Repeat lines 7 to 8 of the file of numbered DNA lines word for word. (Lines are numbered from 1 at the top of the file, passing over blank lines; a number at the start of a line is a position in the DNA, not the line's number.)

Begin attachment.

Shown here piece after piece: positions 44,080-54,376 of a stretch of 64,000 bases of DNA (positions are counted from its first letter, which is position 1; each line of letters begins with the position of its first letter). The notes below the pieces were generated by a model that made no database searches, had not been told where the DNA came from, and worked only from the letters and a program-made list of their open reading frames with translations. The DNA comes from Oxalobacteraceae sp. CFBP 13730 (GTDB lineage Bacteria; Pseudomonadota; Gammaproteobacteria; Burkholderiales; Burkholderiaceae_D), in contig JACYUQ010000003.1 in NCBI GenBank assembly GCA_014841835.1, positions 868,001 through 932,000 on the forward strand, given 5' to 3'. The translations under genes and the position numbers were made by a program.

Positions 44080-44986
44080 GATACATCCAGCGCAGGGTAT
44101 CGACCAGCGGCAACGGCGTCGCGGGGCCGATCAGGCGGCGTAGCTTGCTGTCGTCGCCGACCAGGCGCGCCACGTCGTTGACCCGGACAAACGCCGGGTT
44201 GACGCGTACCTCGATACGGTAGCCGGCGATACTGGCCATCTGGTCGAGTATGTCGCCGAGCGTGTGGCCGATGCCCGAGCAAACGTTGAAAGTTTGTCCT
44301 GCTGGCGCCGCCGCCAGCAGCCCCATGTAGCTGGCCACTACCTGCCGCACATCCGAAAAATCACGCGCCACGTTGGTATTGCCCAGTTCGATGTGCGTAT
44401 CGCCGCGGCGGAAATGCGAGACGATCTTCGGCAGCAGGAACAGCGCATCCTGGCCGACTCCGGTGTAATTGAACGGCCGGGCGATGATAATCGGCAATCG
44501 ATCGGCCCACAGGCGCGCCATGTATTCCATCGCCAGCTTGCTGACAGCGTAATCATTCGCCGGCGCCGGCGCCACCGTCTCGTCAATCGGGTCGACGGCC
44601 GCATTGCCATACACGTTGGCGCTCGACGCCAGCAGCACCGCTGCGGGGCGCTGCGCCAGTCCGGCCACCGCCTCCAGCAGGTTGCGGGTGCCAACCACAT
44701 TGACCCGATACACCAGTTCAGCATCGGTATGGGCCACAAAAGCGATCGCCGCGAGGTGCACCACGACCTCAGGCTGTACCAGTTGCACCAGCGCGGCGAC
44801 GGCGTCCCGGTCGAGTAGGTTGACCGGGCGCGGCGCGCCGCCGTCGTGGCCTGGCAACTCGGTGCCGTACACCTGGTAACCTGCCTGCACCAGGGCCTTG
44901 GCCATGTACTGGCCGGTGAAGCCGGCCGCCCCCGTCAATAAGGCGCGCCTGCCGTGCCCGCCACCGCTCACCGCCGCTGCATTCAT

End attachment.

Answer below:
44401 CGCCGCGGCGGAAATGCGAGACGATCTTCGGCAGCAGGAACAGCGCATCCTGGCCGACTCCGGTGTAATTGAACGGCCGGGCGATGATAATCGGCAATCG
44501 ATCGGCCCACAGGCGCGCCATGTATTCCATCGCCAGCTTGCTGACAGCGTAATCATTCGCCGGCGCCGGCGCCACCGTCTCGTCAATCGGGTCGACGGCC